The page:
2) Most, and all of the very expensive ones are following Apple's bad example of no repair/service options as the things are glues together, use non-standard parts, etc.
3) The screens are CRAP. I mean, WTF is this business where you have to pay £1000+ to get even 1080 lines resolution? I can get that from a sub-£100 monitor which is bigger than any of those laptops!
A few years back you could get decent vertical resolution from most manufacturers, now it is uniformly crap at 768 lines except for a few at the very top, and most of them (MacBook Retina and Chromebook pixel aside) are still pretty piss-poor at 1080 lines even when you are looking at a near £2k 17" machine.
So no - I won't be buying any of that crap. However, putting Ubuntu on a Chromebook pixel is very tempting if I could only justify the cost...
"There are mostly nasty plasticy things, except the very expensive ones."
Dell's home "Inspiron" stuff is total crap. They tend to cover all the check boxes of features to put on the box but will be in the recycle bin very soon after the warranty is over. The Vostro models tend to be better built but basic.
But they are no worse then the junk you find on sale at the local shop, Acer, HP and the rest all pushing plasticy laptops at the low end, and if you want to spend a little more you don't get a better laptop, you get a plasticy ultrabook.
Ad. 1) Should it happen they throw in a bit of aluminum to hold the whole thing together - suddenly something else "suffers". I bought a 17" laptop for 800GBP ex. VAT and the keyboard is such a trashness I use it in the office connected to a USB keyboard only.
Ad. 2) There is hope though. People notice this and get slightly pissed off and some of them in fact start taking facts like "can I replace the battery myself?" as a serious point during shopping.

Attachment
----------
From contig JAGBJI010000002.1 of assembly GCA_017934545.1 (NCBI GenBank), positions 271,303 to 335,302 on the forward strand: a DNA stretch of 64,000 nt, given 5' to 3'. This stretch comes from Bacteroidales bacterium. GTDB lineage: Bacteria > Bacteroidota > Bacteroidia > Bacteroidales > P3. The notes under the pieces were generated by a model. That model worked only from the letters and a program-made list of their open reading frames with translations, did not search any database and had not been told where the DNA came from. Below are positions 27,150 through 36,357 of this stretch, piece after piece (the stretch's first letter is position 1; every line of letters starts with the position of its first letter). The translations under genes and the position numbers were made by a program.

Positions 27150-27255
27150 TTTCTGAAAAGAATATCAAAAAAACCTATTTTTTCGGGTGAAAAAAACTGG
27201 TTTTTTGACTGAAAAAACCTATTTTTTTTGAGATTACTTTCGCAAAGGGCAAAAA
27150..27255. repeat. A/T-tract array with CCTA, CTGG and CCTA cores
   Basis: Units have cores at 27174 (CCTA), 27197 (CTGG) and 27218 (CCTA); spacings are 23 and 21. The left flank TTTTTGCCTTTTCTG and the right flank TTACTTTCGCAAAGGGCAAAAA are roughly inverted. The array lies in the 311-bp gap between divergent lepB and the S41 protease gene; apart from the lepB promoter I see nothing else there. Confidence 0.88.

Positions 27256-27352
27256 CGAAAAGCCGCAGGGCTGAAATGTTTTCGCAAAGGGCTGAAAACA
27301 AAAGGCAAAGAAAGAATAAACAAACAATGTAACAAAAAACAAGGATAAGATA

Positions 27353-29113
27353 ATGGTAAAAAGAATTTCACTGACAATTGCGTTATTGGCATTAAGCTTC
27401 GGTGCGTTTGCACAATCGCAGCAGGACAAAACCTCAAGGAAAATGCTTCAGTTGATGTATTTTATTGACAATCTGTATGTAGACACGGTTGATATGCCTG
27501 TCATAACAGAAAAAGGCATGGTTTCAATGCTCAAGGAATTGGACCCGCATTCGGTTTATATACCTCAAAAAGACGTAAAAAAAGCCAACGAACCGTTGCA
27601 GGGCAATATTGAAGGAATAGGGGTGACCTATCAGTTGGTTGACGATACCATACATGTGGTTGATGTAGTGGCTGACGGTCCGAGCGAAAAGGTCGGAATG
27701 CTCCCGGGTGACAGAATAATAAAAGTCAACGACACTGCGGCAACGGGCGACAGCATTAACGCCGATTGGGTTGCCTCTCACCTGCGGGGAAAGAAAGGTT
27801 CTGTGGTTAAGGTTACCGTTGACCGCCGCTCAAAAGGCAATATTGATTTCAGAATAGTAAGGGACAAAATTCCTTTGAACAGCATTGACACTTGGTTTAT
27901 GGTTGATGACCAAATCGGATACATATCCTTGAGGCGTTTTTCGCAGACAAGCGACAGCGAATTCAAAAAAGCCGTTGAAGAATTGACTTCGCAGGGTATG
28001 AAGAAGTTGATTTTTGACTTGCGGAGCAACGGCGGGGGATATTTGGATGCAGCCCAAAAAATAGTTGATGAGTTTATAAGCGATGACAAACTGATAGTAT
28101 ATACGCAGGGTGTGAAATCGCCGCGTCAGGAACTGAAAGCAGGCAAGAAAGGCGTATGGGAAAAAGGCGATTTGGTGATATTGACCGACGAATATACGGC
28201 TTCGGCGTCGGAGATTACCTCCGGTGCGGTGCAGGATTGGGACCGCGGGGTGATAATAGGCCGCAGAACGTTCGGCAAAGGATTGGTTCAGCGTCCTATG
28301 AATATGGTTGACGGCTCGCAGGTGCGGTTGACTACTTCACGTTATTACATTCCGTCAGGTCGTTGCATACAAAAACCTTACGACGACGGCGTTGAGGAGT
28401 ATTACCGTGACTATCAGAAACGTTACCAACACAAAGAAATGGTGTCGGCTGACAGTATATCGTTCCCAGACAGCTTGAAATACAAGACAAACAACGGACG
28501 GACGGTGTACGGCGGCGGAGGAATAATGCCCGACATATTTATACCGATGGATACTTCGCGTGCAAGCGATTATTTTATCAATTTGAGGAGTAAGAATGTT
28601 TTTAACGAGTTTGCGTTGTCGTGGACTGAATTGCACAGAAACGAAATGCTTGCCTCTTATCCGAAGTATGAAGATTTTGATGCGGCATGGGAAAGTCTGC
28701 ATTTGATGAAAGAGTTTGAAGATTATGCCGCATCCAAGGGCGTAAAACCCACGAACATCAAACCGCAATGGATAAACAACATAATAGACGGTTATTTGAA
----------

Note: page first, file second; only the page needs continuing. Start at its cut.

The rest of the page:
Ad. 3) I cannot understand that, either. In fact I am driving now with two extra things in my car: coffee machine + LED monitor.
Quality is one problem - avoidance of Windows 8 is another (or Windows in general). We are a primarily open source shop - we have a bunch of win licenses, but that's a few machines and later on we don't really need "yet another sticker" collecting dust. For PCs it's easy - we assemble all ourselves - but laptops... I do hope my little old lenovo won't break any time soon (2008).
Indeed so. Five or more years ago was the peak for Dell and now as the consumer need has moved on but Dell have not. They are stuck 18 months to 2 years ago with self consuming junk Sino-made products.
We have Dell desktop/laptops for staff use (4,000 employees) and many people go to meetings with BYOD gear as it simply meets the needs people have but is not organization supplied.
Where will we all be in a few years time?
"movement of small pieces of green paper, but it still won't make us any less miserable"
My grandfather had something to say to the nay-sayers who said that money couldn't buy happiness.
"Yes, but I can be miserable in comfort."
Well, since Dell has continually gone to lower-quality manufacturing and lack of support (including forgetting to supply their phone tech support people...with information about the equipment they're supposedly supporting)...I think anything they do is a fail. It's just sometimes Michael fails less than at other times. But remember to always forget quality Mike.